|Sample sizes and margins of error vary from subgroup to subgroup, from year to year and from state to state. You can see the sample size for the estimates in this chart on rollover or in the last column of the table. And visit this table to see approximate margins of error for a group of a given size. Readers should always bear in mind the approximate margin of error for the group they are examining when making comparisons with other groups or assessing the significance of trends over time. For full question wording, see the survey questionnaire.|
And there we have it.
God is Republican! Of course, that’s an outright lie.
Mostly. That’s a half-lie. Or something like that. Anyway, it’s not true.
And yet, that seems to be the prevailing belief in this country. Somehow, God must be Republican, because far more Christians vote Republican than from other parties (sorry, that’s another data point for another day). But mostly because Republicans believe in God and Democrats don’t. That’s what the “Believe in God; absolutely certain” column supposedly shows.
Republicans more absolutely certain they believe in God
There’s at least one problem that comes with the “absolutely certain” designation. These people claim to believe in God. That’s all well and good. However, how many of them believe in the God of the New Testament? You know, the one of whom Jesus said,
Jn 6:28 Then they asked him, “What must we do to do the works God requires?”
Jn 6:29 Jesus answered, “The work of God is this: to believe in the one he has sent.”
That begs a question. Do we really believe what Jesus said? For instance, did Jesus say go forth and make Republicans? I don’t think so. I seem to remember something like:
The Great Commission
Mt 28:16 Then the eleven disciples went to Galilee, to the mountain where Jesus had told them to go. 17 When they saw him, they worshiped him; but some doubted. 18 Then Jesus came to them and said, “All authority in heaven and on earth has been given to me. 19 Therefore go and make disciples of all nations, baptizing them in the name of the Father and of the Son and of the Holy Spirit, 20 and teaching them to obey everything I have commanded you. And surely I am with you always, to the very end of the age.”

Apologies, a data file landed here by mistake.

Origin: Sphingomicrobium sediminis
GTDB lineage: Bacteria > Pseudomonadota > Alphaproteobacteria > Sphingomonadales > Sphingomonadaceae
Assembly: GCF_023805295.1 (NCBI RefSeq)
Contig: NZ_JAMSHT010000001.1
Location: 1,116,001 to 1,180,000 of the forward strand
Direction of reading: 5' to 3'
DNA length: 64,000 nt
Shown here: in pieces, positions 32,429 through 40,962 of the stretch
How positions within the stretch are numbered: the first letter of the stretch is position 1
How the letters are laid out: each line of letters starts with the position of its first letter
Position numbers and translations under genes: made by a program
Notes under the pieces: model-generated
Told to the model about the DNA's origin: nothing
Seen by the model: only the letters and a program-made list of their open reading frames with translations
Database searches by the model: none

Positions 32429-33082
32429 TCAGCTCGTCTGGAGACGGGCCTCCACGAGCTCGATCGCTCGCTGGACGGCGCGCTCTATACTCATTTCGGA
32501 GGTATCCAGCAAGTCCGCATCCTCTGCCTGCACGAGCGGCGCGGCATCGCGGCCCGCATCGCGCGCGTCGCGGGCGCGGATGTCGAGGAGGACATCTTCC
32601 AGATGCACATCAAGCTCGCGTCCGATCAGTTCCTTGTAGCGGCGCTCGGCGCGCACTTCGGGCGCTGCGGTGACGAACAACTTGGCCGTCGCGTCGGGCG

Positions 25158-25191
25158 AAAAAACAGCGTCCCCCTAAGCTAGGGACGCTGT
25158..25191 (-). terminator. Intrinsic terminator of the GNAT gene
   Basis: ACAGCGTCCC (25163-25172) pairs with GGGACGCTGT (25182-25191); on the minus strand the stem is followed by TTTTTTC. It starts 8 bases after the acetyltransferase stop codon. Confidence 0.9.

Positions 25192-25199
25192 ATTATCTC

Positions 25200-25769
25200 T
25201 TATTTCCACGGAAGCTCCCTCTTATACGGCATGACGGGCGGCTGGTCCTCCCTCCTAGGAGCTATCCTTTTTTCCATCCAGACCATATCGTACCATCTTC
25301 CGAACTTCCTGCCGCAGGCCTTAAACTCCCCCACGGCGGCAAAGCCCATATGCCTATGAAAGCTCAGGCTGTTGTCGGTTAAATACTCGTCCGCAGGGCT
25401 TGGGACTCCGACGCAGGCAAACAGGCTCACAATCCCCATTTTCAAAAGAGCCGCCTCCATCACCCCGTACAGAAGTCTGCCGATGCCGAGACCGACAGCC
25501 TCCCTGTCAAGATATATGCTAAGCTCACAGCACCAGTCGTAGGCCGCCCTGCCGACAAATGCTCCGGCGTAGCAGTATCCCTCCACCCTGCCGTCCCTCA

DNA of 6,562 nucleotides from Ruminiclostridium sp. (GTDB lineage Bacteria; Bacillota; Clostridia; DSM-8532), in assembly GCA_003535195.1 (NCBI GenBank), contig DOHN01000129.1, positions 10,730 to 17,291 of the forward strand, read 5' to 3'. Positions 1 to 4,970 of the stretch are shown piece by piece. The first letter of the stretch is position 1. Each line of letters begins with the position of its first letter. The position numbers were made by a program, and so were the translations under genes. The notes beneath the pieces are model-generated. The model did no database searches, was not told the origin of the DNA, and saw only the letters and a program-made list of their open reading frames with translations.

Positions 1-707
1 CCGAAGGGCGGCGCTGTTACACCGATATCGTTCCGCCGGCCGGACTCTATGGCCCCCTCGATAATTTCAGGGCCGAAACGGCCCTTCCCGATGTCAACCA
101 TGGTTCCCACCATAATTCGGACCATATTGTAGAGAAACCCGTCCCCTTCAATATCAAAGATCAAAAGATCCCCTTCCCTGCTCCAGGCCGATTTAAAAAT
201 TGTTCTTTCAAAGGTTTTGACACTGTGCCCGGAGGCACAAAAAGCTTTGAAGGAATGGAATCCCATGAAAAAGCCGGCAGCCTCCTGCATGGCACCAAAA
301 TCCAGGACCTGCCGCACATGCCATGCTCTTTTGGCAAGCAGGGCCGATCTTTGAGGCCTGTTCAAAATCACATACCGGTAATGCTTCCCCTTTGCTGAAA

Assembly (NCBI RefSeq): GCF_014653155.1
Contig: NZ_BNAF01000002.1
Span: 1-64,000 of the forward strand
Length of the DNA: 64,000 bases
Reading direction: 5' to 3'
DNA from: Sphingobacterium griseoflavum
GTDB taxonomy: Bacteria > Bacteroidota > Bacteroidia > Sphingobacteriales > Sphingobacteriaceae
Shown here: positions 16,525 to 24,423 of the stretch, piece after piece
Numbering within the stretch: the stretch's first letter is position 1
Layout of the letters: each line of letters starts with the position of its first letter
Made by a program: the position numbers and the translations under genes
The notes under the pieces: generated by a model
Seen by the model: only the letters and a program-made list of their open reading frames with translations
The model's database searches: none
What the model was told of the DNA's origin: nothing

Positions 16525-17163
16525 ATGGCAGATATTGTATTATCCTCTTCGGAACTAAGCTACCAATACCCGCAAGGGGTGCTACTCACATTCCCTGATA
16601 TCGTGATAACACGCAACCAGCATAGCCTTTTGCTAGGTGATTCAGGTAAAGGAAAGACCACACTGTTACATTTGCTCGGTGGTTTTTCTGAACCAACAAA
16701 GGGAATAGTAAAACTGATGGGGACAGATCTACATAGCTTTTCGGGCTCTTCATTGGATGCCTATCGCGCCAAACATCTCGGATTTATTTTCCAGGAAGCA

Oops. It’s not about making Republicans. For that matter, it’s not about making Democrats either. Truth is, It’s about making disciples. You know – disciples – people who will believe the things Jesus believed, try to do the things Jesus taught us to do, and try to live like Jesus lived? That kind of Christian disciple. Not a political disciple who happens to claim to be Christian.
So while it’s all well and good to think, correctly or not, that Republicans are more absolutely certain they believe in God, the truly important question is whether or not the “God” they believe in is the Father, Son and Holy Spirit of the New Testament – or the political god of the Republican party.
Other / don’t know if they believe in God
I leave it to you to look at most of the columns in the middle, but I do want to point out the last one. The percentages of Republicans and Democrats who came under the category of “other / don’t know” are 1% and 2% respectively. Those are very small numbers. Very small.
BTW, remember that part about bad data? This is where they ended up. Don’t know and other got lumped together. To my way of thinking, that makes this column kind of like a garbage dump. We have to be careful about conclusions drawn from here. But one thing’s for sure. No matter what the distribution actually was between don’t know and answered something other than one of the “approved” answers, the two parties are very close. Statistically insignificant.
Do not believe in God
And even the column “Do not believe in God” – I wonder how accurate that number is. The thing is, it’s not what we believe in our heads that’s important. The truly important question is what will we hear at the end of our lives? There’s the all too real possibility that it’ll be the 4 scariest words in the Bible: I never knew you. As in: